Currently, the International Organization for Standardization has introduced a three-letter system of codes (ISO 4217) to define currency (as opposed to simple names or currency signs), in order to remove the confusion that there are dozens of currencies called the dollar and many called the franc. Even the pound is used in nearly a dozen different countries, all, of course, with wildly differing values. In general, the three-letter code uses the ISO 3166-1 country code for the first two letters and the first letter of the name of the currency (D for dollar, for instance) as the third letter. “ISO” redirects here. ... ISO 4217 is the international standard describing three letter codes (also known as the currency code) to define the names of currencies established by the International Organization for Standardization (ISO). ... Note: This article contains special characters. ... This article is about the type of currency, for the U.S. Dollar see United States dollar. ... This is a list of countries which current use or have previously used the pound as a currency. ... ISO 3166-1, as part of the ISO 3166 standard, provides codes for the names of countries and dependent areas. ...


The International Monetary Fund uses a variant system when referring to national currencies. IMF redirects here. ...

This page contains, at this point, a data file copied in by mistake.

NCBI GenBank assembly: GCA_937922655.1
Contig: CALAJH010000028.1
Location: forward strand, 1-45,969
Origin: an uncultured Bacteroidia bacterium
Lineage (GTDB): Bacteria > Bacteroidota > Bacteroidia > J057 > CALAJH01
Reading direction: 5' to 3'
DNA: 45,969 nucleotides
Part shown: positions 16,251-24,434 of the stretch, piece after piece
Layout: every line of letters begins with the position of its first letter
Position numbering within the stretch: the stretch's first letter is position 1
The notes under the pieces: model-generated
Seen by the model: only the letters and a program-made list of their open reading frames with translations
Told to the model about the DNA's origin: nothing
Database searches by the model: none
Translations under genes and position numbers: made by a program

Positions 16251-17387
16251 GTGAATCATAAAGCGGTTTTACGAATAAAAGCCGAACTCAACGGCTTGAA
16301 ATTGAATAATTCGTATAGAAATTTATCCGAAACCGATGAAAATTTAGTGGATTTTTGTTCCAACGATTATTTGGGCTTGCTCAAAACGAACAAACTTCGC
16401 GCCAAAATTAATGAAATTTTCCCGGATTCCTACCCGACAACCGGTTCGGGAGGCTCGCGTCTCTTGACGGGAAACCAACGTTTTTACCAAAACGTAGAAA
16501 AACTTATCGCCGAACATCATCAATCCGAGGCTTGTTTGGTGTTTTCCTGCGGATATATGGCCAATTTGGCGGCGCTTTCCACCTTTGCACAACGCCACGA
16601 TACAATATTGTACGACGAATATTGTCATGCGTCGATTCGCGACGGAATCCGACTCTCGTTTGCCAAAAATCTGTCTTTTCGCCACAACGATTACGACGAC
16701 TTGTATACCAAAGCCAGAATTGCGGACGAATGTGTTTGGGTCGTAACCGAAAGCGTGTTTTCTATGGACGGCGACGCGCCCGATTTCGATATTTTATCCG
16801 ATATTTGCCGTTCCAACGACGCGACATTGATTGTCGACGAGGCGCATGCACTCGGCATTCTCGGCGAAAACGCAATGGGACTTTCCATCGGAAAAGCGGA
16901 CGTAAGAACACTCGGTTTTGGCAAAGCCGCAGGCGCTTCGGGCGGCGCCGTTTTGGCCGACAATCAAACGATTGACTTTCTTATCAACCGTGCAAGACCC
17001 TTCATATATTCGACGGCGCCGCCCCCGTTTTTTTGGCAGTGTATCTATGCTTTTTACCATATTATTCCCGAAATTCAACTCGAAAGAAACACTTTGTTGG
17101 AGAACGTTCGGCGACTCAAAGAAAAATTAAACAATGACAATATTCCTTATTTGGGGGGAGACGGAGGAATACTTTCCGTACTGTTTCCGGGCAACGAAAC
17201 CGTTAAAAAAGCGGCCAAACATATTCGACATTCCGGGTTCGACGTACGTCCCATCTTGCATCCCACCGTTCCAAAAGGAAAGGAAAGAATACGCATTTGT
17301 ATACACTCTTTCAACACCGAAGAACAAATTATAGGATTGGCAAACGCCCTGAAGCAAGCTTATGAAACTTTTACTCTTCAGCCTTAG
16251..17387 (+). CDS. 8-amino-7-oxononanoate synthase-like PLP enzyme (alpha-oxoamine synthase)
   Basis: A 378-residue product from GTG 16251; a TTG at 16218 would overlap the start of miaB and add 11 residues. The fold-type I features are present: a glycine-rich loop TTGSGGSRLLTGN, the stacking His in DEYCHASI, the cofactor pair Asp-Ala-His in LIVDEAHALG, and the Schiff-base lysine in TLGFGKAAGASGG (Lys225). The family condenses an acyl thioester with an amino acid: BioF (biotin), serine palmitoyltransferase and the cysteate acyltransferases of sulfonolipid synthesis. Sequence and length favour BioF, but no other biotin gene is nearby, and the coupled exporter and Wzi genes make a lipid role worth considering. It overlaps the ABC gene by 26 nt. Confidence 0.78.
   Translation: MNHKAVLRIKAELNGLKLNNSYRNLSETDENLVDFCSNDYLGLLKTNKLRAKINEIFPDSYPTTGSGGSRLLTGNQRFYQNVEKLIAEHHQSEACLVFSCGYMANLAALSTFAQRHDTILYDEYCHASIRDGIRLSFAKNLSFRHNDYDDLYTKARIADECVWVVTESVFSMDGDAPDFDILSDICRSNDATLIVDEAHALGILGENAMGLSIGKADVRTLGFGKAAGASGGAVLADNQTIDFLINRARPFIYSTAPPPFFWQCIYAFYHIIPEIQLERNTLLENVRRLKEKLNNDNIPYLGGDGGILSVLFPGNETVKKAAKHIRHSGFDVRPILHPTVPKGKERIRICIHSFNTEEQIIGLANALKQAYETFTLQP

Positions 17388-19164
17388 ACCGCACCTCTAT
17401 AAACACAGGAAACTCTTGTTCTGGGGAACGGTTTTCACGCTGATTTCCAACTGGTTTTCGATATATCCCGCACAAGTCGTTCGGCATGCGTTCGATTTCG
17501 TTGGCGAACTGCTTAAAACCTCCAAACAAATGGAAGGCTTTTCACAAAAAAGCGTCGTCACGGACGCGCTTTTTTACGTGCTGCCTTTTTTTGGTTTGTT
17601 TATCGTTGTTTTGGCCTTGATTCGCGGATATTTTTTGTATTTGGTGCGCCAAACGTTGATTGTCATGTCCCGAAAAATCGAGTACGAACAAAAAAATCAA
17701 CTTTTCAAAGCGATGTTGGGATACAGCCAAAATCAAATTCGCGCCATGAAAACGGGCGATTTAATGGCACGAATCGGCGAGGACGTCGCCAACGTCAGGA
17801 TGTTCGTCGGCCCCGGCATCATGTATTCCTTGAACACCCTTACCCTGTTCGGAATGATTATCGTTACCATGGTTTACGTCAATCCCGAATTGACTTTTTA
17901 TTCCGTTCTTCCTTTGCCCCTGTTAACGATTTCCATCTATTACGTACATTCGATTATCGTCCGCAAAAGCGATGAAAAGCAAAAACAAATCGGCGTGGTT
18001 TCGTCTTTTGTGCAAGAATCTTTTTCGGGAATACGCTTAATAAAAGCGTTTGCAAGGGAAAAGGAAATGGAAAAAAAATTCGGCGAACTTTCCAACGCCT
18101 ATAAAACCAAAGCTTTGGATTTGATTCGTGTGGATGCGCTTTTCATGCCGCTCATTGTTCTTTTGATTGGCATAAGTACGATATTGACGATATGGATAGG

For exchange rates, see exchange rate and tables of historical exchange rates.

Local currencies

Main article: Local currency

In economics, a local currency is a currency not backed by a national government, and intended to trade only in a small area. Advocates such as Jane Jacobs argue that this enables an economically depressed region to pull itself up, by giving the people living there a medium of exchange that they can use to exchange services and locally-produced goods (In a broader sense, this is the original purpose of all money.) Opponents of this concept argue that local currency creates a barrier which can interfere with economies of scale and comparative advantage, and that in some cases they can serve as a means of tax evasion. In economics, a local currency, in its common usage, is a currency not backed by a national government (and not legal tender), and intended to trade only in a small area. ...


Local currencies can also come into being when there is economic turmoil involving the national currency. An example of this is the Argentine economic crisis of 2002 in which IOUs issued by local governments quickly took on some of the characteristics of local currencies.


Accounting units

The Franc Poincaré is a unit of account that was used in the international regulation of liability. ... Special Drawing Rights (SDRs) is a potential claim on the freely usable currencies of International Monetary Fund members. ... The European Currency Unit (₠; ECU) was a basket of the currencies of the European Community member states, used as the unit of account of the European Community before being replaced by the euro. ... Note: This article contains special characters. ... This article does not cite any references or sources. ... Fictional currency is currency in works of fiction. ... In economics, a local currency is a currency not backed by a national government, and intended to trade only in a small area. ... Petrocurrency is the currency of a country with oil to export, for instance, Saudi Arabian riyals. ... A currency pair depicts a quotation of two different currencies. ...

Proposed currencies